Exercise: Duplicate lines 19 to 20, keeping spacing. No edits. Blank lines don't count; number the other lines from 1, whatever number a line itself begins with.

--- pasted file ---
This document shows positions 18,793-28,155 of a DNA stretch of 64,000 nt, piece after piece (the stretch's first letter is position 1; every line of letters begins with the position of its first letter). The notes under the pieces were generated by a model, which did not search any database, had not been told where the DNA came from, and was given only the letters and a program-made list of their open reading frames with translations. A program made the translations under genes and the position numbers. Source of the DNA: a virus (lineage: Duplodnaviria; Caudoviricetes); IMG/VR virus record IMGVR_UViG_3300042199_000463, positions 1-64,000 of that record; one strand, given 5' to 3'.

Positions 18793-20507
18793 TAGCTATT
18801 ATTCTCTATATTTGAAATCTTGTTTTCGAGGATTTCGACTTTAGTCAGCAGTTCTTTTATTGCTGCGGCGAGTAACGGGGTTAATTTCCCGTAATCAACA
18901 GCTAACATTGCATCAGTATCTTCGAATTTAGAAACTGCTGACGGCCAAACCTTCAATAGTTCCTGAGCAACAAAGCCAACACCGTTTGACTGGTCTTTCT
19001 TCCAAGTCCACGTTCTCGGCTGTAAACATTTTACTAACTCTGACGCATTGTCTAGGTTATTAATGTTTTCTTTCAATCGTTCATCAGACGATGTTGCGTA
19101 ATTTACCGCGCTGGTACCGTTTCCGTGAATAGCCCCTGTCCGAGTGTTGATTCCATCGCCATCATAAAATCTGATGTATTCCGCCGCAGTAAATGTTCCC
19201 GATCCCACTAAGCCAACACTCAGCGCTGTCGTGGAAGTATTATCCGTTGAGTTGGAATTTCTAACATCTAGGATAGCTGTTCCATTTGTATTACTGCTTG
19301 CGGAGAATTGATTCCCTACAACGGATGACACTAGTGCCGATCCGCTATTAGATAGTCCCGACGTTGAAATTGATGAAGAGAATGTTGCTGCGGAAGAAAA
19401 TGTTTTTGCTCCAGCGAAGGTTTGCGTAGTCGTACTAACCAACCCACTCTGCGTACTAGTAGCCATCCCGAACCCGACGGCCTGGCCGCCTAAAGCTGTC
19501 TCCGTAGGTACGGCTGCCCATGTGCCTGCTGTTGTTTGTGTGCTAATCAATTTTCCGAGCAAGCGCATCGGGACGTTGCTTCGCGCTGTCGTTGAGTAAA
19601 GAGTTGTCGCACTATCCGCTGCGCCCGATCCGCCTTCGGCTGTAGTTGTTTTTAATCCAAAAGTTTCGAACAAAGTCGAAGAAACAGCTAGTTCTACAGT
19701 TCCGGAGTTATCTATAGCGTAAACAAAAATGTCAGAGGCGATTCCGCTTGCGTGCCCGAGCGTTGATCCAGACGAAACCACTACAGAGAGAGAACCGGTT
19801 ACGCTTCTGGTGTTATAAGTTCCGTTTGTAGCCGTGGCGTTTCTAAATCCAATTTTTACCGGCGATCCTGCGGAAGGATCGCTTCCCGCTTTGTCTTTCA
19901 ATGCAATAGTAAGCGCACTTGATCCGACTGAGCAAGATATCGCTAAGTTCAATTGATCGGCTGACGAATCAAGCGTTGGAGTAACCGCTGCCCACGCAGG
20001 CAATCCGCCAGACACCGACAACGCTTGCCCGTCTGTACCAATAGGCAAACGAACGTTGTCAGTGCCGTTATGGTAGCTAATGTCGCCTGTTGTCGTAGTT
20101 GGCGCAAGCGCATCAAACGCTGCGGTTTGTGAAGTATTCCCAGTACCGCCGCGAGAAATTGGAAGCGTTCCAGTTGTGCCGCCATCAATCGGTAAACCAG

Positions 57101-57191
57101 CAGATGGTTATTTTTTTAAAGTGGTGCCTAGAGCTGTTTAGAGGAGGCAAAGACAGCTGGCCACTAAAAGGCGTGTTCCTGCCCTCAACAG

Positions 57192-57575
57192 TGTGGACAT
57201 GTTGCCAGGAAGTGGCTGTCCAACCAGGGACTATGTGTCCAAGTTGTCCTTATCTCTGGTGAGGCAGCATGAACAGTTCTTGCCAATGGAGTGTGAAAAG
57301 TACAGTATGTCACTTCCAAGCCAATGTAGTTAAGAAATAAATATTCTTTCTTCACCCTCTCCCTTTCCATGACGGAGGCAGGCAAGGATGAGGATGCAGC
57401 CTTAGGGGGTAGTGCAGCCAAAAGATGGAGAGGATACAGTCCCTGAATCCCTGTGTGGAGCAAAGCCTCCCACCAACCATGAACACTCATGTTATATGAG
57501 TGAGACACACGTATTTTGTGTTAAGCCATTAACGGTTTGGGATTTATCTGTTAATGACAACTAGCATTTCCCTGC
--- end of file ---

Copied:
57101 CAGATGGTTATTTTTTTAAAGTGGTGCCTAGAGCTGTTTAGAGGAGGCAAAGACAGCTGGCCACTAAAAGGCGTGTTCCTGCCCTCAACAG

Positions 57192-57575